ICTs usage key to mainstreaming marginalized segments: Experts

STAFF REPORT ISB: Experts at a two-day international workshop have called for taking maximum use of Information and sCommunication Technologie (ICTs) in order to evolve better policies and improve mechanism of implementation, arguing it would help in identifying ways through which the poorest and most marginalised can access and benefit from ICTs.

The workshop on Information and Communications Technologies (ICTs) for Development: Mainstreaming the Marginalised was organised by the Inter-Islamic Network on Information Technology (INIT) in Islamabad.

The experts through their presentations, panel sessions and open discussions highlighted the importance the theme of identifying ways through which the most marginalised benefit from ICTs.

The workshop was conducted by Prof. Tim Unwin, who has an extensive experience in the area of ICTs for development and is considered a leading authority on the subject.

The workshop steered away from the conventional design of training programs and aimed to deliver a unique participation-based learning experience for the participants.

ICTs have played a major role during the last decade in changing our ways of life by directly influencing the norms of our culture. Until now many aspects of ICTs have been explored in detail in regards to their applications in education, health care, agriculture, academia and governance, but there is still a gap to fill when it comes to their applications for helping the most marginalised.

Prof. Tim Unwin said that ICTs have led to dramatically increased inequalities between those who have access to them and those who do not. He focused on developing a synergy between the participants from different fields and promoting a constructive dialogue with real practical implications for participants.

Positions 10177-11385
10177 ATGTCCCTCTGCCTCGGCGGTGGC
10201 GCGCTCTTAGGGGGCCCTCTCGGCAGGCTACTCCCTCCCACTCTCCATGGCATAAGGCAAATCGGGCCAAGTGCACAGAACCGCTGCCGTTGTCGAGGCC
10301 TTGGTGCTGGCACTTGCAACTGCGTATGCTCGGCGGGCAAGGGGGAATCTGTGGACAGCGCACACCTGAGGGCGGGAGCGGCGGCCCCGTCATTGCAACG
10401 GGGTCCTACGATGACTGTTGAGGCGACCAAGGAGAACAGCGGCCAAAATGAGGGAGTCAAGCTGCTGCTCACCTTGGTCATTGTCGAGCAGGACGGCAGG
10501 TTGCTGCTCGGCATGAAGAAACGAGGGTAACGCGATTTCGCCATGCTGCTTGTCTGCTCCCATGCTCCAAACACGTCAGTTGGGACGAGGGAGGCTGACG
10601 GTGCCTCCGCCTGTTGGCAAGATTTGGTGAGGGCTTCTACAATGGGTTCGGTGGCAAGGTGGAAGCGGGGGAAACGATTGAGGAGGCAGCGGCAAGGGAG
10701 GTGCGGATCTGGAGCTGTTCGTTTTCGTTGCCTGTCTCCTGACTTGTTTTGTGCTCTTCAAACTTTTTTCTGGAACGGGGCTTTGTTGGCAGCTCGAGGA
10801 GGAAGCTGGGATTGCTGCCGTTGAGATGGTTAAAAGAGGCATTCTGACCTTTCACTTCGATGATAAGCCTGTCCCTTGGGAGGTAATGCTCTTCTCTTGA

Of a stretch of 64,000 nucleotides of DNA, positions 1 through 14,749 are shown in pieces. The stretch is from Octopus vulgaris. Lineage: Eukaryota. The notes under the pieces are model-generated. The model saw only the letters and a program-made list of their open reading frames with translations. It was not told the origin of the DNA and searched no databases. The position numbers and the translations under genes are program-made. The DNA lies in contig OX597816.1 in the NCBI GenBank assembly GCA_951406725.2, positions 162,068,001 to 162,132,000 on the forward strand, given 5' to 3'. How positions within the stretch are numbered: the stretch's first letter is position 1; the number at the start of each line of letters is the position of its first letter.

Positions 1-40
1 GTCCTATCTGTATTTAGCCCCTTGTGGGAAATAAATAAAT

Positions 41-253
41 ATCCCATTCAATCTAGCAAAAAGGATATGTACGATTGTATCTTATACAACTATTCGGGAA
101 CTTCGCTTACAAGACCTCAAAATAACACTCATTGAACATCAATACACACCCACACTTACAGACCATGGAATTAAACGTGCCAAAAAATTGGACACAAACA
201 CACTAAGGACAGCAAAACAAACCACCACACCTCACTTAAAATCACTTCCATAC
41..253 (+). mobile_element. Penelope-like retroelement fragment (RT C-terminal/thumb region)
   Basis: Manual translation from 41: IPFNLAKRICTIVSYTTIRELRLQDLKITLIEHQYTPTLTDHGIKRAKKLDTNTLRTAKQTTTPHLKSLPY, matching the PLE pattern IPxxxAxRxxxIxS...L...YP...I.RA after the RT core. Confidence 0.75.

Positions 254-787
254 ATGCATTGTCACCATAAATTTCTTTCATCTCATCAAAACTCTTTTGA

A panel of highly experienced individuals from different fields with respect to the usage of ICTs supported Prof. Unwin in creating a constructive argument that identifies some of the best ways of supporting the marginalised through the use of ICTs, and thereby reducing social and economic inequalities.

In his remarks, Dr. S M Junaid Zaidi, President INIT and Rector Comsats Institute of Information Technology, said that the workshop would go a long way in addressing the issue of mainstreaming the poor and marginalized segments of the society.

He also said that allout efforts from the stakeholders should be made to achieve this goal so that the national progress is ensured.

The workshop noted that poor and marginalised people and communities often include people living in isolated areas, people with disabilities, women, the urban poor, underserved rural areas, and the elderly and suggested to enable them to get benefits of ICTs if these inequalities are indeed to be reduced.

Over the last 20 years, “development” has broadly been defined around the notion of economic growth, which is seen as being crucial for the elimination of poverty. Indeed, ICTs have played a key role in such development, with the expansion of mobile phones and access to the internet as key contributors to the growth of economies across the world.

One of the major themes of the event was to influence government processes in order to address the inequalities and abuses of power that the poor face on a daily basis.

The panelists were of the view that education, access to government information, better healthcare, and engaging in political processes through the use of ICTs can all benefit the marginalised and help societies as a whole move in a positive direction. Such positive change is needed for those who live under a blanket of isolation; this isolation can be reduced through the effective deployment of ICTs, they said.

In his address as chief guest, Minister for Science and Technology, Rana Tanvir, said the cost of technologies was decreasing day by day and their usage and deployment was becoming ubiquitous.

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